The NYPD is offering a $12,500 reward for information leading to the arrest of the arsonist; the Bukharian Jewish Community is offering a $50,000 reward.

At the news conference, State Sen. Toby Stavisky said, “It’s sad that [Bukharian Jews] cannot feel safe in their homes anymore, that they left a disturbing situation in the former Soviet Union and they have to face this in their new home.”

Amazon removing Nazi-symbol ads on NY subways for new TV show

Amazon is removing its Nazi-symbol-laden ads for “The Man in the High Castle” television show from a highly trafficked New York subway line.

A spokesman for New York’s Metropolitan Transit Authority confirmed to Gothamist on Tuesday that Amazon was pulling the wraparound advertisements featuring a modified Nazi Reichsadler eagle and a variation of a World War II-era Japanese flag from the 42nd Street shuttle.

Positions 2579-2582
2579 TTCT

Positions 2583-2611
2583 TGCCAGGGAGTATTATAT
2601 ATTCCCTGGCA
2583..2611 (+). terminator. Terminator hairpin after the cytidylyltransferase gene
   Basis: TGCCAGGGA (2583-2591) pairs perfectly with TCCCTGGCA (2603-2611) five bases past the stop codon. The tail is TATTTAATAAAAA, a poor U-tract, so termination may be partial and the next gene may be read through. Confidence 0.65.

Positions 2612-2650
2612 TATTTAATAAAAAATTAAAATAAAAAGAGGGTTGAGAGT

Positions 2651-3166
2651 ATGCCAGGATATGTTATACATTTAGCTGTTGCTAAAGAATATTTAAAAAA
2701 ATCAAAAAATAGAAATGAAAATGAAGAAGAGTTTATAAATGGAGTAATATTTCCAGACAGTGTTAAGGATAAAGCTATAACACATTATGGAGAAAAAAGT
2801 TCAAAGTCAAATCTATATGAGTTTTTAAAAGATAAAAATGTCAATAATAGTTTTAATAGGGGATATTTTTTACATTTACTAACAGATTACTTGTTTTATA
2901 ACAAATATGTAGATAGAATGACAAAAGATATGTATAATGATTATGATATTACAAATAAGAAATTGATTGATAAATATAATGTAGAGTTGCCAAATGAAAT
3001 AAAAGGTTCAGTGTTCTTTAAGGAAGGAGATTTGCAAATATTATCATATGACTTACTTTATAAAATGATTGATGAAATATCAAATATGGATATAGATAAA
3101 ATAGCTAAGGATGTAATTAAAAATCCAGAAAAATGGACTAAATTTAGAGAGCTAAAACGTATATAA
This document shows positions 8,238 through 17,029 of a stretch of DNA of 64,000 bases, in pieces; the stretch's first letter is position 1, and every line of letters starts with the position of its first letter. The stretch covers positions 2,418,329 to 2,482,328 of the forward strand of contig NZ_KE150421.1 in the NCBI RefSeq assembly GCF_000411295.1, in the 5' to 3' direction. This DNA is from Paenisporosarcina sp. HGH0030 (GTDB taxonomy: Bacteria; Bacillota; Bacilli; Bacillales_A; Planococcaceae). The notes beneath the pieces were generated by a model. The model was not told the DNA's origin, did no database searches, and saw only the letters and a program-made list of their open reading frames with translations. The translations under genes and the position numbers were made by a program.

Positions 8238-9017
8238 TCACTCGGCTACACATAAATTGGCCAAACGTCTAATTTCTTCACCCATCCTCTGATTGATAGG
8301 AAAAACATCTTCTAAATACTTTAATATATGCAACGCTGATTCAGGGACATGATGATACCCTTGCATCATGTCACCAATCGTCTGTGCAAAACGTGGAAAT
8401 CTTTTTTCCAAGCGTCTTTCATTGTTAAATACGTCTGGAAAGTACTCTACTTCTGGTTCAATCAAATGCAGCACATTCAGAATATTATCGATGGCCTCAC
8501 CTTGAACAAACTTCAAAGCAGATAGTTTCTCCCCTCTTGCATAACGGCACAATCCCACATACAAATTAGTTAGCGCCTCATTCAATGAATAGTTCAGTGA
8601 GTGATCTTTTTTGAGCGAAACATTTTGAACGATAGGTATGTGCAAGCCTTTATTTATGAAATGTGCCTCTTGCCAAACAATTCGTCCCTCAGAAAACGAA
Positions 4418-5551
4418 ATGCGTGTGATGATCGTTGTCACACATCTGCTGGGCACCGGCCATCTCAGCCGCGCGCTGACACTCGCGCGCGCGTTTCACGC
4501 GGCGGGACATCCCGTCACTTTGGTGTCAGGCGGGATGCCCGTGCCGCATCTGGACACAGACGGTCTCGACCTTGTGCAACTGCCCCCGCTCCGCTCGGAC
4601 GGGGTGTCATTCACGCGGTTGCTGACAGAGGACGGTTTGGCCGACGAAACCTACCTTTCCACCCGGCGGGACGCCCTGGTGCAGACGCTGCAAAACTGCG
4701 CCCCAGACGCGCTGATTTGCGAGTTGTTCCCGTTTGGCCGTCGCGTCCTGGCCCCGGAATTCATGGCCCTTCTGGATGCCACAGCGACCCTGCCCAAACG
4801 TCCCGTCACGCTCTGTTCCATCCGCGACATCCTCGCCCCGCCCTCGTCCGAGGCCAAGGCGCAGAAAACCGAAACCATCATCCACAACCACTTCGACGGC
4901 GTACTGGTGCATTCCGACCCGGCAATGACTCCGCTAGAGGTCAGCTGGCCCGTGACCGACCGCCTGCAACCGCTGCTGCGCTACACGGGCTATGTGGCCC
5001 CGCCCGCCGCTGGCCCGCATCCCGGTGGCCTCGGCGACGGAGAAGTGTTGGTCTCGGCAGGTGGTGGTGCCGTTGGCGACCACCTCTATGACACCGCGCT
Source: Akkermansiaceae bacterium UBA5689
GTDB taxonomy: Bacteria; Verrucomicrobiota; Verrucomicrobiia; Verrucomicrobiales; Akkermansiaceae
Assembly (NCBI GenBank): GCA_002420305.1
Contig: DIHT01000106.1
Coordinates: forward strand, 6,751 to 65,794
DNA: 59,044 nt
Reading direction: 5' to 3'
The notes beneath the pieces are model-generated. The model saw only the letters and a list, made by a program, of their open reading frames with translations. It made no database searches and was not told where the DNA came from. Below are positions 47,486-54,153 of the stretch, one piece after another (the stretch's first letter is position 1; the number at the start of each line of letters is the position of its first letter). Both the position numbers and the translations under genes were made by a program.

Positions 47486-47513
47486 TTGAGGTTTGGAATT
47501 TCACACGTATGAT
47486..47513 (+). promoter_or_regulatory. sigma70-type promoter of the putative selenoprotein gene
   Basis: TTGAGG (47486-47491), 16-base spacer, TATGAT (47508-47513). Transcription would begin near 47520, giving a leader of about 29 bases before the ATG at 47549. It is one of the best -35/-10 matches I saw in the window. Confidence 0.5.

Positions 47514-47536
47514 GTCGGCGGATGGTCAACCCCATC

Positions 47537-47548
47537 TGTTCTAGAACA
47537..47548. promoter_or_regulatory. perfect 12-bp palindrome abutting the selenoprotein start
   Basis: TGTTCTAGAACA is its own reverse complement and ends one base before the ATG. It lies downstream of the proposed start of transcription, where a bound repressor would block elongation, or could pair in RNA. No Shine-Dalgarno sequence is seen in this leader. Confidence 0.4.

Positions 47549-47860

The ad campaign, which caused a stir on Tuesday, was scheduled to run through Dec. 14.

Earlier in the day, New York Mayor Bill de Blasio said, “While these ads technically may be within MTA guidelines, they’re irresponsible and offensive to World War II and Holocaust survivors, their families, and countless other New Yorkers. Amazon should take them down.”

MTA instituted a policy in April that bans political ads from its subways and buses. Under the resolution, MTA permits only the display of commercial advertising, public service announcements and government messages on its buses and subways.

The Amazon ads do not violate this policy, an MTA spokesman told The Gothamist, which first reported the ad campaign.

“The updated standards prohibit political advertisements. Unless you’re saying that you believe Amazon is advocating for a Nazi takeover of the United States, then it meets the standards. They’re advertising a show,” MTA spokesman Adam Lisberg told The Gothamist.

Evan Bernstein, the Anti-Defamation League’s New York regional director, called the ads insensitive, according to The Gothamist.